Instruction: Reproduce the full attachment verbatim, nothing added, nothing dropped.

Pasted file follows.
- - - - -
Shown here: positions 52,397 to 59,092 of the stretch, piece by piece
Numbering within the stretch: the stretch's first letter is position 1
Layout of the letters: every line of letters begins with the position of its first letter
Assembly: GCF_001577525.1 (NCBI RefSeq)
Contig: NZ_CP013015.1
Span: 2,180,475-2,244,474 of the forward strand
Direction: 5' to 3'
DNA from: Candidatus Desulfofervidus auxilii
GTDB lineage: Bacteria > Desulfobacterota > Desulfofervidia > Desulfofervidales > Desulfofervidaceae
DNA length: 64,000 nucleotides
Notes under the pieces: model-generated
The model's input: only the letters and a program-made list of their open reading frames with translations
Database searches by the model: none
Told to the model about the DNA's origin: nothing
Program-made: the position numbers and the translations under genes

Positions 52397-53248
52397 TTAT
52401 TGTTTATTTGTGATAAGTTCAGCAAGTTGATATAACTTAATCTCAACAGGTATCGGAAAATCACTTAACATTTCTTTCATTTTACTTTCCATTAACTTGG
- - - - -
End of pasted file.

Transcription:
Shown here: positions 52,397 to 59,092 of the stretch, piece by piece
Numbering within the stretch: the stretch's first letter is position 1
Layout of the letters: every line of letters begins with the position of its first letter
Assembly: GCF_001577525.1 (NCBI RefSeq)
Contig: NZ_CP013015.1
Span: 2,180,475-2,244,474 of the forward strand
Direction: 5' to 3'
DNA from: Candidatus Desulfofervidus auxilii
GTDB lineage: Bacteria > Desulfobacterota > Desulfofervidia > Desulfofervidales > Desulfofervidaceae
DNA length: 64,000 nucleotides
Notes under the pieces: model-generated
The model's input: only the letters and a program-made list of their open reading frames with translations
Database searches by the model: none
Told to the model about the DNA's origin: nothing
Program-made: the position numbers and the translations under genes

Positions 52397-53248
52397 TTAT
52401 TGTTTATTTGTGATAAGTTCAGCAAGTTGATATAACTTAATCTCAACAGGTATCGGAAAATCACTTAACATTTCTTTCATTTTACTTTCCATTAACTTGG